Home Equality & Justice Justice remains elusive 7 years after killings of tribal leaders in southern...

Justice remains elusive 7 years after killings of tribal leaders in southern Philippines

“The blood of our leaders was not enough, the government intensified its military occupation of our communities and shut down our schools”

A Catholic diocese in the southern Philippines renewed calls for justice for the killing of tribal leaders in the province of Surigao del Sur seven years ago.

“It’s been seven years but the pain and trauma still haunt us,” said Catherine “Katkat” Dalon of the Save Our Schools Network.

She said justice remains elusive for the slain tribal leaders “because of the prevailing culture of impunity in the country.”

“The blood of our leaders was not enough, the government intensified its military occupation of our communities and shut down our schools,” said Dalon.

She said the 2015 killings were “part of a continuing attack” on indigenous peoples “to pave the way for the so-called development projects that destroy our ancestral lands.”

On Sept. 1, 2015, members of a paramilitary group shot and killed Manobo tribal leaders Dionel Campos and Aurelio Sinzo in the town of Lianga, Surigao del Sur province.

Also killed during the incident was tribal school director Emerito Samarca.

- Newsletter -

Campos and Sinzo were killed in front of the villagers, including women and children, who were rounded up in Han-ayan village.

Father Raymond Montero-Ambray, director of the ecology ministry of the Diocese of Tandag, appealed to the government to “deliver justice” and “end militarizing indigenous communities.”

The priest told LiCAS News that it has been the goal of the diocese to “put pressure on the authorities to give more attention to these killings and bring the assailants to the halls of the courts.”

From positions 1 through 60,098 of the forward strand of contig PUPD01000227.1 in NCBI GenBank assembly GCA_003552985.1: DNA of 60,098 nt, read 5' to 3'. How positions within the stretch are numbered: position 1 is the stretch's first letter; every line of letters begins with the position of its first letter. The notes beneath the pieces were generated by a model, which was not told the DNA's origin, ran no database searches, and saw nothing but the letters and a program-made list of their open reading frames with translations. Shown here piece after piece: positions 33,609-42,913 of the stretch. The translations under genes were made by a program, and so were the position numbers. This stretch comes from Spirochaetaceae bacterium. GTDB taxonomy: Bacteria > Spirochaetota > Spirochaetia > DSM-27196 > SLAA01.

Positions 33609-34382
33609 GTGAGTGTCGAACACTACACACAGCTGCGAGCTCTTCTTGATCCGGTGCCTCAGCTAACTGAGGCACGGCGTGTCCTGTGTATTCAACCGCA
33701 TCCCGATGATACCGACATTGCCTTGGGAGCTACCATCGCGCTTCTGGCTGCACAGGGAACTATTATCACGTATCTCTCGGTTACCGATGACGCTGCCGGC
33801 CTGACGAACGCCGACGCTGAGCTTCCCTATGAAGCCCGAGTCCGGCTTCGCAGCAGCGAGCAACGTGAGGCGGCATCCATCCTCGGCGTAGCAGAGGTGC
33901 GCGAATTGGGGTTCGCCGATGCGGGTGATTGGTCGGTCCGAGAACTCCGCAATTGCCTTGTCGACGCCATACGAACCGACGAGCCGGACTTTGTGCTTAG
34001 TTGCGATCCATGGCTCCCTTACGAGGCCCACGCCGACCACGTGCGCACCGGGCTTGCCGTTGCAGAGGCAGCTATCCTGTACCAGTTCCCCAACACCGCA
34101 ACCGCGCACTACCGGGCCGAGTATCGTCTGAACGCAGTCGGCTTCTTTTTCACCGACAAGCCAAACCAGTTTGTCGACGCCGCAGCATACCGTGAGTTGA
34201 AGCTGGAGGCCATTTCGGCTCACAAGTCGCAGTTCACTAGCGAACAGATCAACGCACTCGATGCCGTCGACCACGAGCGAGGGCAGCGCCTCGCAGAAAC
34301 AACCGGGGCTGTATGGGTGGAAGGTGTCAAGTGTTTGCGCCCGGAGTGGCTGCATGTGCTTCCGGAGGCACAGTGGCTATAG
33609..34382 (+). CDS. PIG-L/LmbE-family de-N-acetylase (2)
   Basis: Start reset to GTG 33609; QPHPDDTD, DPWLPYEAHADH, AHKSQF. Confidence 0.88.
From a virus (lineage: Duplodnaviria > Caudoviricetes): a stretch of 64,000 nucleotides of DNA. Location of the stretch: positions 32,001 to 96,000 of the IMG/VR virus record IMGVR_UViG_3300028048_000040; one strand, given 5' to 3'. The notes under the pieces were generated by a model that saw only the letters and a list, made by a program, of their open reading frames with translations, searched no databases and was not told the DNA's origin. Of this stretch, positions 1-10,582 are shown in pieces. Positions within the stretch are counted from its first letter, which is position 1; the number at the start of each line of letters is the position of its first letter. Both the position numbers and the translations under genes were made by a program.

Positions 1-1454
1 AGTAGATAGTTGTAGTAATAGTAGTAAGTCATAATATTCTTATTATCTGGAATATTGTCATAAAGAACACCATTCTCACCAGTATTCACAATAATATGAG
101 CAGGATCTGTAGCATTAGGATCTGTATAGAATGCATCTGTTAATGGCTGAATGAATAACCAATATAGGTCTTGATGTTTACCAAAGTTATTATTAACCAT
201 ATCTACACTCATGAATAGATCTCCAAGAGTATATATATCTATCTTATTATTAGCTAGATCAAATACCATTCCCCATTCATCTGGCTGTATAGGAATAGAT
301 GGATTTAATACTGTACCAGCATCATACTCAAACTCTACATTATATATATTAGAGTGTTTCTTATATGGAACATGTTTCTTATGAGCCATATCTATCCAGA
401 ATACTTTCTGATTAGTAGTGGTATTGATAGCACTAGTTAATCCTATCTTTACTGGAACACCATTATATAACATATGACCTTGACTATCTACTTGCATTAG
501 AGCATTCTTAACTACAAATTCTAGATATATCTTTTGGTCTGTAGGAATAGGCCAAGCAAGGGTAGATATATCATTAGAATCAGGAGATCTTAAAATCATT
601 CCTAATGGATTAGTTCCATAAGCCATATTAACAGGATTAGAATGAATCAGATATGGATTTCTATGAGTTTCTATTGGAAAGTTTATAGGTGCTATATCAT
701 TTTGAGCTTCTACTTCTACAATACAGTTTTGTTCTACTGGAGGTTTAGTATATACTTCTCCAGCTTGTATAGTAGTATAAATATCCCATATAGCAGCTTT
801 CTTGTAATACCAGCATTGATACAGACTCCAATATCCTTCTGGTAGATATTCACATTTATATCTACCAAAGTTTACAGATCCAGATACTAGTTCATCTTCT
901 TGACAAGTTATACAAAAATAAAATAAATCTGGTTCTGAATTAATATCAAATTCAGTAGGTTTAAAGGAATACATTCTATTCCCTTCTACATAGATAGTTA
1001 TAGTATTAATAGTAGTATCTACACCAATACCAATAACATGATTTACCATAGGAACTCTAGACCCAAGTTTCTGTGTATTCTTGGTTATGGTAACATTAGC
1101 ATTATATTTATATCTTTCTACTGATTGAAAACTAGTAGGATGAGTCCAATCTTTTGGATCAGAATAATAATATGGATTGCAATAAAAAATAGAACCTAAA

The 2015 killings resulted in the evacuation and displacement of about 4,000 indigenous people who fled their homes and sought shelter in nearby towns for more than a year.

Human rights and indigenous peoples groups claimed that the tribal leaders were killed because of their strong opposition to a proposed coal mining project in their ancestral lands.

During the administration of former president Benigno Aquino III from 2010 to 2016, there were 104 killings of indigenous people, with 88 incidents happening in Mindanao.

In a statement on Wednesday, August 31, youth group Kabataan Para sa Tribung Pilipino said they “mourn” for the victims of the so-called Lianga Massacre.

They said the killings in the communities continued with the death last year of three people — Willy Rodriguez, Lenie Rivas, and Grade 6 pupil Angel Rivas — in the same town.

Human rights groups said the victims were with a group of residents who were harvesting abaca when government troops opened fire at them.

The Philippine Army claimed that the victims were members of the communist-led New People’s Army who were “foraging for food” in the village.

Father Dionito Cabillas, lead convenor of Isaiah Ministry, called on the national government to “strengthen laws and policies that aim to protect the lives and rights of the indigenous people.”

The priest urged the new administration of President Ferdinand Marcos Jr. “to pull out state forces that are occupying and invading indigenous communities and ancestral lands.”

“Armed conflict is not in these communities. Government forces must stop their intrusion and allow the indigenous peoples to live peacefully with respect for their right to self-determination,” he said.

Under the administration of former president Rodrigo Duterte, rights groups recorded at least 102 cases of killing, 69 cases of abduction, 1,173 cases of illegal arrest, and 19,859 cases of threat, harassment, and intimidation of indigenous peoples. – with a report from Jigger Jerusalem

© Copyright LiCAS.news. All rights reserved. Republication of this article without express permission from LiCAS.news is strictly prohibited. For republication rights, please contact us at: [email protected]

Support Our Mission

We work tirelessly each day to tell the stories of those living on the fringe of society in Asia and how the Church in all its forms - be it lay, religious or priests - carries out its mission to support those in need, the neglected and the voiceless.
We need your help to continue our work each day. Make a difference and donate today.